Fourth Estate  

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Train wreck at Montparnasse (October 22, 1895) by Studio Lévy and Sons.
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Train wreck at Montparnasse (October 22, 1895) by Studio Lévy and Sons.

The concept of the Fourth Estate (or fourth estate) is a societal or political force or institution whose influence is not consistently or officially recognized. It now most commonly refers to the news media; especially print journalism. Thomas Carlyle attributed it to Edmund Burke, who applied it in a parliamentary debate in 1787 on the opening up of press reporting of the House of Commons of the United Kingdom. Earlier writers have applied the term to lawyers, to the queen of England (acting as a free agent, independent of the king), and to "the mob".

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Proletariat

The term Fourth Estate has less frequently referred to the proletariat in opposition to the three recognized estates of the French Ancien Régime.

An early citation for this use—earlier than for the one that now prevails—is Henry Fielding in Covent Garden Journal (1752):

"None of our political writers ... take[s] notice of any more than three estates, namely, Kings, Lords, and Commons ... passing by in silence that very large and powerful body which form the fourth estate in this community ... The Mob."

The concept is well illustrated by the painting Il Quarto Stato.

The Press

Fourth Estate has referred to "the public press" since at least as far back as the early 1800s. More generally, it has also been used to refer to any group other than the clergy, nobility, or commons that wields political power.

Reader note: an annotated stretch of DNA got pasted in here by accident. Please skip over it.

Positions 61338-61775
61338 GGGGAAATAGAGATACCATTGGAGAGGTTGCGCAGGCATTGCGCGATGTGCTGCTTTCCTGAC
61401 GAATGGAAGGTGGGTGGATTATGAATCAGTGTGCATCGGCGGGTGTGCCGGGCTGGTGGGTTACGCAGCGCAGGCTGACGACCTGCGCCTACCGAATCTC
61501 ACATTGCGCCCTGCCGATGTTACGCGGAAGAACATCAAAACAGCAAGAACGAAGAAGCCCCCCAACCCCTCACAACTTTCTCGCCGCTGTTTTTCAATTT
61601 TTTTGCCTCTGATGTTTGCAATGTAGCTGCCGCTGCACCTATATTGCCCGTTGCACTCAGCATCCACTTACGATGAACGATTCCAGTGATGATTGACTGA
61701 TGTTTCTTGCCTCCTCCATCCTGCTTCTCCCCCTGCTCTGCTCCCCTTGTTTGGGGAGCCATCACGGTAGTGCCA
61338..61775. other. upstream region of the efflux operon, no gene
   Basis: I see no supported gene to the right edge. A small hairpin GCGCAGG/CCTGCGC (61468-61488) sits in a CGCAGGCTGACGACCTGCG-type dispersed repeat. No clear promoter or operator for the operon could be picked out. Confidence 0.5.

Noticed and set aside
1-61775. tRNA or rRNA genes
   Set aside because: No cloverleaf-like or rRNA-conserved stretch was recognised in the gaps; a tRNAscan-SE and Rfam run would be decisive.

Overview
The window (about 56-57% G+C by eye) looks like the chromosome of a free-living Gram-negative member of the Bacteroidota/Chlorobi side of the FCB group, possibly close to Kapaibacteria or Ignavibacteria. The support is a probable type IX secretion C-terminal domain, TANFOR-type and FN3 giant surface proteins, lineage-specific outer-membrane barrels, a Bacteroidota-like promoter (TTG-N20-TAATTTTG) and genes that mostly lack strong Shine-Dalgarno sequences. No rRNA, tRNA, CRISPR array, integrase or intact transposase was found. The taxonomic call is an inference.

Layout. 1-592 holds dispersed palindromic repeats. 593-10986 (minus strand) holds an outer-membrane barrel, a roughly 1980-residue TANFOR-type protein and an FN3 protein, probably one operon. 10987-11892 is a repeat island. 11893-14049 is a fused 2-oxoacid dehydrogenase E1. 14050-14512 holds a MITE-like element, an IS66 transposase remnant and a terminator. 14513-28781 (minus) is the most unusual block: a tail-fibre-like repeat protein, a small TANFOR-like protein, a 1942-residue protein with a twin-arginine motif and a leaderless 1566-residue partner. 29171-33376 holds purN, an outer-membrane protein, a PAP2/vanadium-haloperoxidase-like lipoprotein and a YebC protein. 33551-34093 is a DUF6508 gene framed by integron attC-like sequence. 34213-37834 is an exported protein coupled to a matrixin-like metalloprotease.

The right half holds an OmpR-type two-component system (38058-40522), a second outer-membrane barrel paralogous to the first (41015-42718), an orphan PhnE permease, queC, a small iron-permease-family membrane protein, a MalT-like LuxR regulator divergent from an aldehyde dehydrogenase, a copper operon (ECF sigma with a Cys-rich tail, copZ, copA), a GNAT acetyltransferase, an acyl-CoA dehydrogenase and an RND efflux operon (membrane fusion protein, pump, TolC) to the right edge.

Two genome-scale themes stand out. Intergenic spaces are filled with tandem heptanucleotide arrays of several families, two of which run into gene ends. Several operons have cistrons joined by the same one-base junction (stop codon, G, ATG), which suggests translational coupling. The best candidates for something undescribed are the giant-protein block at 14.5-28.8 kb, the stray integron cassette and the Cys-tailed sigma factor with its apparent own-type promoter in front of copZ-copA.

The term Fourth Estate refers to the press, both in its explicit capacity of advocacy and in its implicit ability to frame political issues. The term goes back at least to Thomas Carlyle in the first half of the 19th century.

Novelist Jeffrey Archer in his work The Fourth Estate made this observation: "In May 1789, Louis XVI summoned to Versailles a full meeting of the 'Estate General'. The First Estate consisted of three hundred clergy. The Second Estate, three hundred nobles. The Third Estate, six hundred commoners. Some years later, after the French Revolution, Edmund Burke, looking up at the Press Gallery of the House of Commons, said, 'Yonder sits the Fourth Estate, and they are more important than them all.'"

Fiction

In his novel The Fourth Estate Jeffrey Archer made the observation: "In May 1789, Louis XVI summoned to Versailles a full meeting of the 'Estates General'. The First Estate consisted of three hundred clergy. The Second Estate, three hundred nobles. The Third Estate, six hundred commoners." The book is a fictionalization from episodes in the lives of two real-life press barons: Robert Maxwell and Rupert Murdoch.

See also





Unless indicated otherwise, the text in this article is either based on Wikipedia article "Fourth Estate" or another language Wikipedia page thereof used under the terms of the GNU Free Documentation License; or on original research by Jahsonic and friends. See Art and Popular Culture's copyright notice.

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